The OpenLab is a little room with a website and a big idea: providing a catalyst for open art and design practices at SAIC. This will be a space for creatives to gather and generate knowledge, ideas and resources — and then make them available online, to anyone, for free.
OpenLab is spearheaded by Christopher Baker, Assistant Professor in the Art and Technology Studies department. In his five semesters teaching here, Baker has cultivated relationships with an energetic group of students, faculty and staff who are working in what he calls “open ways.” But these artists and designers are spread out across the school and the Internet. In the OpenLab, students will find resources to develop and publish projects that celebrate open source philosophy. Although the Internet makes sharing possible, he explains that the conversations we have online are often “one-dimensional and functional … having a physical location is a way to get more people involved.” This lab addresses a need to consolidate, to make room for an emerging community to develop and grow together.
The OpenLab is in a tiny room in the MacLean basement, but aside from its underground location, it is a bright friendly place that bears no resemblance to the dark and lonely nerd-caves we imagine when we think of computers and code. There is a small round table for discussion, and a few surfaces that can accommodate a soldering station for wiring small circuits or prototyping projects. The room always smells like coffee. When giving tours of the space, Baker spends most of his time talking about the lab’s coffee and tea selections. If you visit, he will labor over a time-consuming, pour-over method that guarantees a moment of relaxed conversation followed by a very methodically brewed cup.
Currently, the OpenLab’s web component exists as an online forum, which keeps everyone’s links to resources in one place. The forum is already a web destination for more than 20 students, faculty and community members, who are actively discussing a wide range of topics, from de-bugging code to upcoming exhibitions and collaboration opportunities.
Like other buzzwords, the definition of “open source” is not quite so easy to pin down, but the energy surrounding OpenLab suggests that SAIC students are already exploring questions of openness and making free content in their own ways. Brannon Dorsey — a tech whiz in his junior year — describes “open source” as “open access.”
“Accessibility. Above all it means access to information without restrictions that come from intellectual rights protections.” To this, Dorsey quickly adds that open source is not about “not getting paid for your ideas or the legal retention of your work, it means empowering others to use it in ways that benefit more people, allowing ideas to grow.” Last semester, Dorsey designed and developed zetamaze.com, which is a collaborative game that encourages players to change and explore a 3D environment. Zetamaze is open source — Dorsey says you can grab the code from his GitHub page. GitHub is free online service that makes sharing open source projects easier.
Zetamaze is one kind of project that you might encounter at the OpenLab, but the space is not exclusively for art involving code. Students across departments have expressed interest in a range of projects, primarily in the form of workshops, in areas like open source typography or education. If students find a way to make the most of this opportunity, the OpenLab could become a place where ideas about open practices can develop. Many students at the graduate and undergraduate level are enthusiastic about the lab’s potential, and are working alongside Baker to make OpenLab a tangible reality. Faculty from Sound, ATS, and AIADO are also involved. Next year, an incoming graduate student will receive a research fellowship to advance the goals of the Lab. The fellowship is sponsored by the Shapiro Center, the school’s recently launched center for research and community outreach.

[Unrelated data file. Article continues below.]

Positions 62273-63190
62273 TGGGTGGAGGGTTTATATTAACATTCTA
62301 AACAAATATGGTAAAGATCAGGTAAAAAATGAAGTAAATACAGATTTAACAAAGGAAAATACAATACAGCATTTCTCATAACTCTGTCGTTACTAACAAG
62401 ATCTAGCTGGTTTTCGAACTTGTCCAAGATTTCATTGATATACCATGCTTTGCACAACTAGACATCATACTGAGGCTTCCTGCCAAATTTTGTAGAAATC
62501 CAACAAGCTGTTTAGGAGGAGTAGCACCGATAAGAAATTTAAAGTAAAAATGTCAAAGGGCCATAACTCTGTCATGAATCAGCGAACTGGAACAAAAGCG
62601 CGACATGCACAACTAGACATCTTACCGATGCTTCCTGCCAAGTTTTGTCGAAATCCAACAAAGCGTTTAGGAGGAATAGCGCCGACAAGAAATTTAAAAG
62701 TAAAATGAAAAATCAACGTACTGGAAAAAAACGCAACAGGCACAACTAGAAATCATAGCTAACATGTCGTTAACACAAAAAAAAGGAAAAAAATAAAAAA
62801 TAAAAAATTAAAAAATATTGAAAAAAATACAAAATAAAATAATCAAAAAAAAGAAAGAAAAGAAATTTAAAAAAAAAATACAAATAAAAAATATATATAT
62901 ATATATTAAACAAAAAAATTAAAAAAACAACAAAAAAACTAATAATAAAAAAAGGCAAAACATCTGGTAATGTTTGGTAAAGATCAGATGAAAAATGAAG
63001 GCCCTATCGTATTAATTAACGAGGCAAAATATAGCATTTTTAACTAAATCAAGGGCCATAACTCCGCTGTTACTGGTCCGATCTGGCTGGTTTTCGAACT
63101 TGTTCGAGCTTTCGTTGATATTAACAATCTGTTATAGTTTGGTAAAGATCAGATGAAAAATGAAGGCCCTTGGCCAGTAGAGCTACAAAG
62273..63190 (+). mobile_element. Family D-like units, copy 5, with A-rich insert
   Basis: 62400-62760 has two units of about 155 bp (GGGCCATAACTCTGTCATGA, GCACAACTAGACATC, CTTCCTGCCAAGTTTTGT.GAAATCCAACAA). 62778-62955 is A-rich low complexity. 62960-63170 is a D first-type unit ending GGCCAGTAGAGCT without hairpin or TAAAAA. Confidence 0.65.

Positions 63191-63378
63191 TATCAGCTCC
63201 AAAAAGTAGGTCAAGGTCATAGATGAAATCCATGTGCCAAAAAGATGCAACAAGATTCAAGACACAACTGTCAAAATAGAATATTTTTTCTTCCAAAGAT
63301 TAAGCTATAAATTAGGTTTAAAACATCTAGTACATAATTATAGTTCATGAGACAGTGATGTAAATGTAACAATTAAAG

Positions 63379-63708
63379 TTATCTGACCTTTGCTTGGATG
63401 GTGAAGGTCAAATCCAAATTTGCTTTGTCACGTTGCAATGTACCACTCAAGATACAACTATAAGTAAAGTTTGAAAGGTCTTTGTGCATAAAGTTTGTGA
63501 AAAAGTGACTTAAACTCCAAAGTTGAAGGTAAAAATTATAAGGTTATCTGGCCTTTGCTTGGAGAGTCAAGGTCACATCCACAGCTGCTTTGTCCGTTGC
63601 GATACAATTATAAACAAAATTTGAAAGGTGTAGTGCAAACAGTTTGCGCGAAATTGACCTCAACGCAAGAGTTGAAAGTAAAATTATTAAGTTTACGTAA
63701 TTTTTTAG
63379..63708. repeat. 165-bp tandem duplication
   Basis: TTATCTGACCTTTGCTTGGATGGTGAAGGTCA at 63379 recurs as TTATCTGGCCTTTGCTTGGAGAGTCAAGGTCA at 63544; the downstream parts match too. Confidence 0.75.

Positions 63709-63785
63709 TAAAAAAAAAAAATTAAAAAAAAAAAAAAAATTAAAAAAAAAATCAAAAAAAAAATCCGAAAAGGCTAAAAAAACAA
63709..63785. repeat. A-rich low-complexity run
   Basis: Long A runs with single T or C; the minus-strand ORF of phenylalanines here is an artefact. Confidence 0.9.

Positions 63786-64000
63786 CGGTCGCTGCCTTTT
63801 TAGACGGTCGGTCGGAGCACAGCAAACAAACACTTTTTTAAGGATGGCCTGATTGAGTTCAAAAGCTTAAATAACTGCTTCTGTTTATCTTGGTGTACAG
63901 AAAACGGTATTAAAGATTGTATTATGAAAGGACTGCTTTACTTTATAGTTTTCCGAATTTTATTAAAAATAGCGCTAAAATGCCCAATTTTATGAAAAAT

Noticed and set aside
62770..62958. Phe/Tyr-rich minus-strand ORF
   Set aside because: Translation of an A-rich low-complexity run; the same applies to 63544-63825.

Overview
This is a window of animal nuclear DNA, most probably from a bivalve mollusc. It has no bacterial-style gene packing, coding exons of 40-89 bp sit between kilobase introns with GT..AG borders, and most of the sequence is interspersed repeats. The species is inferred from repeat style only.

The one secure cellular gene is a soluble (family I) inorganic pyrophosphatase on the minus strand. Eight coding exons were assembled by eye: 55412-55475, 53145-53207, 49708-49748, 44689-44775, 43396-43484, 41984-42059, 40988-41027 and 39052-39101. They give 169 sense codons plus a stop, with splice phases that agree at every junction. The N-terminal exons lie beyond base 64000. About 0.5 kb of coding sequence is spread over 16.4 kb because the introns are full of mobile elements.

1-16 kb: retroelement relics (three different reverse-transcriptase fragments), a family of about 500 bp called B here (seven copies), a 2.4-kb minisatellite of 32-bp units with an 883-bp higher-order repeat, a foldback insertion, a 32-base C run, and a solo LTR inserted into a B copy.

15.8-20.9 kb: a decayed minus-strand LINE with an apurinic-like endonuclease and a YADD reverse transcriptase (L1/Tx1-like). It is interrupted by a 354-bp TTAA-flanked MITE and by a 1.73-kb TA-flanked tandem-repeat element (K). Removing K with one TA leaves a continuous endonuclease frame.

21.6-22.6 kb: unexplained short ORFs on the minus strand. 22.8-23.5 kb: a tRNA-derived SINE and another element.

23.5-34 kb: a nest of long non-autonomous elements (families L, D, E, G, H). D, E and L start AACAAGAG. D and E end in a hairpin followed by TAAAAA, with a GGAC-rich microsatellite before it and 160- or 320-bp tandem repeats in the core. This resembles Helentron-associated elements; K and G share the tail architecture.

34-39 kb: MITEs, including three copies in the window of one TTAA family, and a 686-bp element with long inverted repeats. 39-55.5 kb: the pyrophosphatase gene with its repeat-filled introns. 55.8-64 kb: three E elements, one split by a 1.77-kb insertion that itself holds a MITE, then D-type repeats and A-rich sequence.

The OpenLab’s arrival presents a complicated question: How does SAIC feel about giving knowledge and resources away for free? Baker hopes students will submit project proposals where the OpenLab will act as a partner in a collaboration. Baker says that having a physical space for open ideas grounds this philosophy in community: “It’s not anti-capitalist or anti-this and anti-that, but a way of putting community first. A way of hopefully humanizing these computer-mediated relationships.”
The OpenLab is set to launch on Valentine’s Day; this date was chosen specifically for the day’s symbolic connection to celebrating love. When asked about his definition of “open source,” Baker pointed me to the symbol of a heart, and to a YouTube link of American writer, thinker and teacher Clay Shirky, who says that what drives the open source philosophy are the ideas that we pursue for love. Not the hypersexualized saccharine stuff that oozes out of Hollywood and marketing departments, but the love we have for ideas and sincere human relationships. This is “love, internet-style.”
After February 14, SAIC students will have a room to meet up and share their love for ideas on art, design, fashion, whatever — for free. No tech experience required. Just a heart.
To learn more about OpenLab or to get involved, check out these events:
Launch: February 14, 2014
Kib.io Workshop: March 1, 2014
A half-day workshop for SAIC students, faculty and staff introducing Kib.io and mobile projection mapping.
rπ + oF Workshop: March 29–30, 2014
A two-day workshop open to the general public. Learn about using a powerful yet inexpensive Raspberry Pi computer with openFrameworks, an open-source platform based on C++ programming language.
OpenLab Hackaday: April 4, 2014
An all-day workshop for creative coding that’s open to SAIC students, faculty, and staff.